Rejections are a soul-destroying business, but it’s not always your fault.
I’ve just learned that Graham Greene only came second when he entered a “Write Like Graham Greene” competition under a pseudonym. This in turn reminded me of an experiment years ago where someone tried submitting sample chapters of classic novels, with just the titles changed, to numerous publishers. No one seemed to see through the ploy, yet they were all rejected.
Sometimes – probably often – novels are rejected simply because they are bad. But in some cases it is no more than a matter of opinion. There’s a tendency to think that they are the professionals and it must be you that’s wrong, not them – but perseverance can pay off.
But there’s another level to this. In my freelance work for writers’ advisory services I often notice writers trying trying to emulate the style of the classics of a bygone age (I had one recently who actually used the “Dear reader…” device), and it just doesn’t work now. And that might have been the reason why the above experiment failed to gain an acceptance.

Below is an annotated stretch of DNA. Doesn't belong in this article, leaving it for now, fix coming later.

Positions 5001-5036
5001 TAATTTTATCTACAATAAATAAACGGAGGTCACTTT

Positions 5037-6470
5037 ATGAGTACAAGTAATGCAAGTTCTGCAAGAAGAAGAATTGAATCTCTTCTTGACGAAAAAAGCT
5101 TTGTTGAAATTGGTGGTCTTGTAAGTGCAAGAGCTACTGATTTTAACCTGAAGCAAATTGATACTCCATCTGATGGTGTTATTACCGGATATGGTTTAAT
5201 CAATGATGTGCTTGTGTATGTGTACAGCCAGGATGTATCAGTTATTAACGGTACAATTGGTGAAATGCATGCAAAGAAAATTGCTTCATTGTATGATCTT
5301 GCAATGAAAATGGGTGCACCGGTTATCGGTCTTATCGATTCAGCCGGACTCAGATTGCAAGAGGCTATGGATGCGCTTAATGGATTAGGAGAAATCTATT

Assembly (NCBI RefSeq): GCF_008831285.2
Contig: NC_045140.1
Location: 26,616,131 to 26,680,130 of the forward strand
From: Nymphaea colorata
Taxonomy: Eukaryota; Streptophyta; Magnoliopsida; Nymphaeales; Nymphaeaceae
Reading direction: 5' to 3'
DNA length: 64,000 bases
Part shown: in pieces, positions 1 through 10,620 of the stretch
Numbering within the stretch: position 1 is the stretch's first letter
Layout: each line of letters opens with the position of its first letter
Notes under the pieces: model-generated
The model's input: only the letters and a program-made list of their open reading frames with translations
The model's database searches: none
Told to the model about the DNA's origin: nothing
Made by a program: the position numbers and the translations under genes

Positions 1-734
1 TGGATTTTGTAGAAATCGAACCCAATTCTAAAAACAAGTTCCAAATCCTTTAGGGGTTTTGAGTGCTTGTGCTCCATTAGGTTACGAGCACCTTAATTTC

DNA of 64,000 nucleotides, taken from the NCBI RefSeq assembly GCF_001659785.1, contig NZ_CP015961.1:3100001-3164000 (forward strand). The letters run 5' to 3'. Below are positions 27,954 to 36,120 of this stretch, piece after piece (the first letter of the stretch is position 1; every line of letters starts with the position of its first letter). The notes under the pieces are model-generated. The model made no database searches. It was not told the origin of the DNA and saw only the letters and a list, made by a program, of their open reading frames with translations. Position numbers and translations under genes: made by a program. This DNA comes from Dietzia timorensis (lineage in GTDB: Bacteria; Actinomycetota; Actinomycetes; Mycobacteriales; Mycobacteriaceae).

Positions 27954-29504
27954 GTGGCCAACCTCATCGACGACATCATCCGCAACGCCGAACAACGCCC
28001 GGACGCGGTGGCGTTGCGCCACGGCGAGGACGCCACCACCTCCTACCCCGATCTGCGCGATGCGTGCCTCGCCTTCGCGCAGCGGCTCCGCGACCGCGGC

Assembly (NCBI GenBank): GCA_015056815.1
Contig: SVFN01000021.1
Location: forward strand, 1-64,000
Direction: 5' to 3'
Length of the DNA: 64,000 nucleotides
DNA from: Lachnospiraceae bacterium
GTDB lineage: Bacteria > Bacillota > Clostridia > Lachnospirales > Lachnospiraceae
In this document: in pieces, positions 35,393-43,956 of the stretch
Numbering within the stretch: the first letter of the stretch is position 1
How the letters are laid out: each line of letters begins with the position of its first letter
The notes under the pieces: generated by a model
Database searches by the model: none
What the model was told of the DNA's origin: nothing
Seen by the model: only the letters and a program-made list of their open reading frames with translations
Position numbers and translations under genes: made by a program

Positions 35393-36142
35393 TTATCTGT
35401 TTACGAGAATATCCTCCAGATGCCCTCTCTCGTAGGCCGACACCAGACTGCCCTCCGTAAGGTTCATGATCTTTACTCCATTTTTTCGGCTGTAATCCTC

It’s something of a dichotomy – the classics are supposed to be great literature, but they are ‘not good enough’ to get published today. To many modern readers (me included) they are often slow and wordy, among other things. At the same time there are a lot of quite popular e-books which are riddled with spelling and grammatical errors, and often populated by one dimensional characters. It would drive me mad, but it’s clear that many readers don’t care!
Maybe modern folk have too short an attention span to deal with old classics, and maybe they are too poorly educated these days to care about or sometimes even recognise bad writing. But at least the new world of electronic publishing has opened the field up for anyone to have a go. Then it’s just up to the reading public to decide what’s successful and what’s not!